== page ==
His elder brother Dinkar was now living at 408 Narain Peth. Rajguru often visited the house for meals. Once Dinkar and his mother saw a gun in the coat pocket (as Rajguru had gone out after hanging the coat on the peg) and were terrified. On return, mother asked Rajguru, “How did you come to possess it? A Pandit looks better holding noble books in his hands, not the guns.”


Rajguru, with all seriousness, replied, “Mother, When the religion or the nation is in trouble, only arms are useful. The British are inflicting all sorts of insults and injuries on us and I do not expect them to refrain from such activities merely by requesting them. If you remember, even in Vishnu Sahastranaam, one of the names for Lord

Vishnu is Sarv Praharanayuddh (one who always remains decorated with arms).”


After returning from Kashi he planned to kill the Governor of Bombay with the help of his revolutionary friend Savargaonkar. The plan failed due to large police presence.  


In the meantime, Rajguru came in contact with Sharad Keskar, nephew of a renowned Congress leader. In reality Keskar was a police informer and had been hired by British Intelligence to track Rajguru. Keskar wanted more information about Rajguru’s arms and ammunition, so he said that for killing the Governor they needed a gun, being proficient in lathi work was not sufficient. Rajguru told him everything, without knowing that Keskar was an informer.  


Rajguru was eager to kill the Bombay Governor. Keskar informed him about the Governor’s visit to Race Course to attend a function related to Governor’s Cup. Keskar was under the control of Holland, D.I.G., C.I.D., Bombay through Kavthalkar, a local C.I.D. Officer. On Holland’s orders, the Lahore Police escorted Jai Gopal to Race Course, Pune, while keeping his face under veil.


Rajguru, totally unaware of the conspiracy, returned from a funeral and after taking bath, left for the Race Course alone without even informing Savargaonkar. The place had heavy police security and Rajguru was unable to penetrate it. The police and Keskar identified Rajguru as the killer of Saunders and on 30 September, they arrested Rajguru and Savargaonkar by raiding their room. The Lahore Police escorted Rajguru and Savargaonkar from Pune to Lahore.


“All of them along with other 21 co-conspirators were tried and found guilty for the murder of Saunders.  During the court proceedings Rajguru, to annoy the judge, deliberately replied in Sanskrit. When the baffled British judge used to shout at him, he used to have a good laugh and nudge Bhagat to translate.”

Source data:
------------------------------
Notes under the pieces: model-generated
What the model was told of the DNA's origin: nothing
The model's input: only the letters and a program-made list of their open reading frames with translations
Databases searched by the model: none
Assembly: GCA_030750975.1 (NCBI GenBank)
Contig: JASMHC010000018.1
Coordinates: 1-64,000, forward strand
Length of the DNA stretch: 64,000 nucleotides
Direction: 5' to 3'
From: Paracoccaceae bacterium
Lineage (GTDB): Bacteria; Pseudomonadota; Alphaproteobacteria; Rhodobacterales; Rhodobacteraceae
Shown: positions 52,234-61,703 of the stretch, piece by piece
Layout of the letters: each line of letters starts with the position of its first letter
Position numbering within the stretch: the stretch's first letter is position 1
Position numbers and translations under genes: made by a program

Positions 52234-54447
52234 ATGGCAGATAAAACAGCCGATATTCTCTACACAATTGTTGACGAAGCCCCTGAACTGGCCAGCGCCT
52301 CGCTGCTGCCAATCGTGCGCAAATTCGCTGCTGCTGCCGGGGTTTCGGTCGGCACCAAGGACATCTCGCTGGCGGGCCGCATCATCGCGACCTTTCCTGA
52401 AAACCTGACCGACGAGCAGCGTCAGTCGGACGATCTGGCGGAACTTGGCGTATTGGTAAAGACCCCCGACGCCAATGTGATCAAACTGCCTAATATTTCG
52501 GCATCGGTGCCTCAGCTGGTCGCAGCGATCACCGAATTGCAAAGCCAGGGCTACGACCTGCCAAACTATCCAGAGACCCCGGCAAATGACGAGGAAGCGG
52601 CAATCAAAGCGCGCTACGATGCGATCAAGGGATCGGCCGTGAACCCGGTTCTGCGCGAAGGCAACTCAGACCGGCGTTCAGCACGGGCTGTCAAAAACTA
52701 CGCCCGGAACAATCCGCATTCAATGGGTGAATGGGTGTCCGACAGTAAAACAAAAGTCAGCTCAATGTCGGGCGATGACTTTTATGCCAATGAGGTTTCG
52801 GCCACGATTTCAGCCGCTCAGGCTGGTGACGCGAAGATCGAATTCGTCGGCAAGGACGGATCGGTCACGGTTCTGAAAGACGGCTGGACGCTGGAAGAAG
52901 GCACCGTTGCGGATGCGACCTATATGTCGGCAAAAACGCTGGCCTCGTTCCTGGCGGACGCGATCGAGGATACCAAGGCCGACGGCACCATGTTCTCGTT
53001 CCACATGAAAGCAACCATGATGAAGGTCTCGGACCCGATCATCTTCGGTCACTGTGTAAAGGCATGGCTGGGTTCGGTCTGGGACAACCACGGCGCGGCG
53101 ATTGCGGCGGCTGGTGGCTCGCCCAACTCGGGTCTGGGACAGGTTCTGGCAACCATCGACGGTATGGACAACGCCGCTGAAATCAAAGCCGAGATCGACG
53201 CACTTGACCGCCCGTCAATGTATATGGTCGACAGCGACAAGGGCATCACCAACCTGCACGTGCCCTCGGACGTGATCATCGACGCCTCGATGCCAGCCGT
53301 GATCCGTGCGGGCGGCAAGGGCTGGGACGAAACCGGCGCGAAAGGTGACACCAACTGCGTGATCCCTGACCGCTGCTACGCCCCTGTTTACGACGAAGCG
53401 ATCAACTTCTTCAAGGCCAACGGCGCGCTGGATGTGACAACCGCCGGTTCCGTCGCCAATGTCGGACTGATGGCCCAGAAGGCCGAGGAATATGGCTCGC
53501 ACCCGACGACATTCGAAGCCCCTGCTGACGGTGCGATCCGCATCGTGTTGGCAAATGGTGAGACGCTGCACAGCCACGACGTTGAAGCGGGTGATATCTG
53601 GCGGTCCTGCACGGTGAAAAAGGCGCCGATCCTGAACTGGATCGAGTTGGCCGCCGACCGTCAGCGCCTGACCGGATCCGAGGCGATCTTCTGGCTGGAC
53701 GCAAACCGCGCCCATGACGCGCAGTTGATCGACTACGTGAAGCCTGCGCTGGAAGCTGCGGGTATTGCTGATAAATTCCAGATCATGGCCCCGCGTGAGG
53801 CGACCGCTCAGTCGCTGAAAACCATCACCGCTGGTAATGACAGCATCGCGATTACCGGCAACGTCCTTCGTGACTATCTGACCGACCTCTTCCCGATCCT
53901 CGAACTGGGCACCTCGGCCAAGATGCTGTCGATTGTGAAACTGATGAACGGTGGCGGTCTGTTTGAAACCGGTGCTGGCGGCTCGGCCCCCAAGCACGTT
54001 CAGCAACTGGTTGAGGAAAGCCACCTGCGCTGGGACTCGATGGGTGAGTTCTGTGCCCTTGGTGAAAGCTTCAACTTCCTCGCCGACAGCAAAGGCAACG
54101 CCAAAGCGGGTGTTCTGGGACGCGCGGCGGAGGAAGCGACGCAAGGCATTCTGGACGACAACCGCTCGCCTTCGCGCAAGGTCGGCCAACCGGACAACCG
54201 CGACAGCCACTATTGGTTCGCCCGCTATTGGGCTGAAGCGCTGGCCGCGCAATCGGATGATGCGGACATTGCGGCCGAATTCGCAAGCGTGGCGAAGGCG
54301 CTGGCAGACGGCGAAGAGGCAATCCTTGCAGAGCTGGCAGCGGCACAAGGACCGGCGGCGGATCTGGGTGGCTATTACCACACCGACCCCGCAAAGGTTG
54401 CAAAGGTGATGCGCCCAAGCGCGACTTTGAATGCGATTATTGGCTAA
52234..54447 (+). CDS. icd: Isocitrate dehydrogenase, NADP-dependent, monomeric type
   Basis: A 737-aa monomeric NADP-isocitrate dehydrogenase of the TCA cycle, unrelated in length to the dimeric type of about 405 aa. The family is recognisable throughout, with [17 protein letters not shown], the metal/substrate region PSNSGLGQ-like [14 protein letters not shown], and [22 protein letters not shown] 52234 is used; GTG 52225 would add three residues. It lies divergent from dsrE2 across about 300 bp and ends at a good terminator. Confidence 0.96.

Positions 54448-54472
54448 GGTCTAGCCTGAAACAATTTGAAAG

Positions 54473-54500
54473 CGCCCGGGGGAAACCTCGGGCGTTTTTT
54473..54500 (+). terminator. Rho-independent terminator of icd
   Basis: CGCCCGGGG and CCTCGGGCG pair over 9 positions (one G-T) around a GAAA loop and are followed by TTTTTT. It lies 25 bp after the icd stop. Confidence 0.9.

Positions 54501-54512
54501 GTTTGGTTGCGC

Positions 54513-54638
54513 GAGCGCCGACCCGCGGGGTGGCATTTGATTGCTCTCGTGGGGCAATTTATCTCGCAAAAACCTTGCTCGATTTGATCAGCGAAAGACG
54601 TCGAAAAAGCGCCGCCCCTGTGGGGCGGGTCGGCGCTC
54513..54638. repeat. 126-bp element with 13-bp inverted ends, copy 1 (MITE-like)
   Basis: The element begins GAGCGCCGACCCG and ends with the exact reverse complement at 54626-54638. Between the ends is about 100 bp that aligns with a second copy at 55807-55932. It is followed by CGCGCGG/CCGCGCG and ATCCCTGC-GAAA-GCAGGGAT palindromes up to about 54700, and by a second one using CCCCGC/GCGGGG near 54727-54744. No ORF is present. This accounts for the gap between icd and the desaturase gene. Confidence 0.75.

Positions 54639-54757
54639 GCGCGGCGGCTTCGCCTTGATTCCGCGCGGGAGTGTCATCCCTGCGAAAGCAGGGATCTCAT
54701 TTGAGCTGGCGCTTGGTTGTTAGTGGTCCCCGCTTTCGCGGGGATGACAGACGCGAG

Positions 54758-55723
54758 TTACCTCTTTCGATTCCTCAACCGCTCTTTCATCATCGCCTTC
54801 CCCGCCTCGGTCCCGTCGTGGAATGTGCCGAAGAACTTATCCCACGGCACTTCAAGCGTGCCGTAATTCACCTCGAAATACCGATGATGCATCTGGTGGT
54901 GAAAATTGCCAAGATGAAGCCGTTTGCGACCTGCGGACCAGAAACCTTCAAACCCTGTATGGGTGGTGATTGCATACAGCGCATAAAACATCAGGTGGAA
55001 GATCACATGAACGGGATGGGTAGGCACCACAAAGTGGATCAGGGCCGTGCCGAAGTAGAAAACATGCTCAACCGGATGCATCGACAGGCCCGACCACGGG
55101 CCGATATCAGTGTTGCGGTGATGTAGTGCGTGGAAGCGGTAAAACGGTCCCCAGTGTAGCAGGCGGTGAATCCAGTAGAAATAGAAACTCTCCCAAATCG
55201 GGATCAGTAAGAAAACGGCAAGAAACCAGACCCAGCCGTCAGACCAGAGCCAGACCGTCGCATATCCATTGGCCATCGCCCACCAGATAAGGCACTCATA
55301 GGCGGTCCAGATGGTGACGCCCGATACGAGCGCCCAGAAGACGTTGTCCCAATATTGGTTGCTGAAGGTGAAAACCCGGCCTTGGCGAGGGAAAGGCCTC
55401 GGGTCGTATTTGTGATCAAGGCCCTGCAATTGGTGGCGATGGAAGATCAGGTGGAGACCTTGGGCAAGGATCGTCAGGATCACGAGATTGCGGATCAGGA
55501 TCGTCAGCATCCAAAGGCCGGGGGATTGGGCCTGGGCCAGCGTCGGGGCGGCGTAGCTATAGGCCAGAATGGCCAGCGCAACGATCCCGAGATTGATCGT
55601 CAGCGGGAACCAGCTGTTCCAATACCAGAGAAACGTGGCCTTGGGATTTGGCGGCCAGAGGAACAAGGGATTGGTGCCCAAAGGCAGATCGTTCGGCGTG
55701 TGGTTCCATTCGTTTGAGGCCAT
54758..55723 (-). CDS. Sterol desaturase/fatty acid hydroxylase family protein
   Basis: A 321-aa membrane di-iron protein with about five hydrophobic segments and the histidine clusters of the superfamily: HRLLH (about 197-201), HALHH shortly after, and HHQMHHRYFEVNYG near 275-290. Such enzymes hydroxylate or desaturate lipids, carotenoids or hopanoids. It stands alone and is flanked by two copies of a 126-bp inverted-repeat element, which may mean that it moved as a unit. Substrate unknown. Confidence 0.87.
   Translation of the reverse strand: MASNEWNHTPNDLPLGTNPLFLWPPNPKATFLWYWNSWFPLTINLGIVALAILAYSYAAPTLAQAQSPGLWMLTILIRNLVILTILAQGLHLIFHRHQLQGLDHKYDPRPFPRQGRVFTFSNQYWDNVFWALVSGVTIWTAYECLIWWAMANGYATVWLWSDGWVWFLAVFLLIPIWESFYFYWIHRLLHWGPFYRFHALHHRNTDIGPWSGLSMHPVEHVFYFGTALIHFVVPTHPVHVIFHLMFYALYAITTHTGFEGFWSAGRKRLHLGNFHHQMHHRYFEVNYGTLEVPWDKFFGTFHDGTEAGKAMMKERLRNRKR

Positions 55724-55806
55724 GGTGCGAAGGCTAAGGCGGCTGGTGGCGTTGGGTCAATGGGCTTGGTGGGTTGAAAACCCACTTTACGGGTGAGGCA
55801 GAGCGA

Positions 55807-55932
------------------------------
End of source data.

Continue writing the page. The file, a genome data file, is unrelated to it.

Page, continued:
At Lahore, Bhagat Singh and other colleagues were on hunger strike inside the jail. To support them both stopped taking meals right from the start of their journey. The news about their arrest had already spread like wildfire throughout the country. People flocked in hundreds and thousands at all railway stations to catch a glimpse of their heroes, Rajguru and Savargaonkar. Despite being famished because of no meals both greeted people with patriotic slogans, followed by similar echoes from the crowd.


All the revolutionaries in jail, started hunger strike against the evil and partial treatment of government towards the revolutionaries. On thirteenth day, they were forcefully feed.  In the meantime, Chandrasekhar Azad tried to rescue them from jail, but failed. The days were passing and changing the fate of our revolutionaries.


On December 7 1930 Bhagat Singh, Sukhdev and Rajguru were sentenced to death. As per provisions of solitary detention for death sentence of the Jail Manual Bhagat Singh, Rajguru and Sukhdev were to be transferred to separate cells. They embraced each other warmly and started their journey to their respective barracks.


The Tridev were hanged at 7.33 p.m. amidst deafening shouts of patriotic slogans, from inside and outside the Jail. The light of their life was extinguished, but their sacrifice ignited the torch of freedom.


“As a tribute to him, his birth place Khed was renamed as Rajgurunagar. His ancestral home is now known as the Rajguru Wada.” Rajguru was 23 years old when  hanged. 


In the sacred yagya of freedom struggle, Shivaram Hari Rajguru became the unknown Ahuti. His works, deeds and his patriotism will inspire our youth for ages.


To read all articles by author



1. Rajguru the invincible by Anila Varma 

2. Without fear by Kuldeep Nayyar 

3. Dictionary of martyrs of India's freedom struggle

4. Struggle for freedom by R C Majumdar


Also read

1. Freedom Struggle in Punjab

2. Lala Lajpat Rai gave a fillip to the Independence Movement

3. About Bhagat Singh

4. Lal Pal Bal, tridev of India’s freedom movement in the early 19th century

5. Remembering Rajguru

6. Little known facts about Rajguru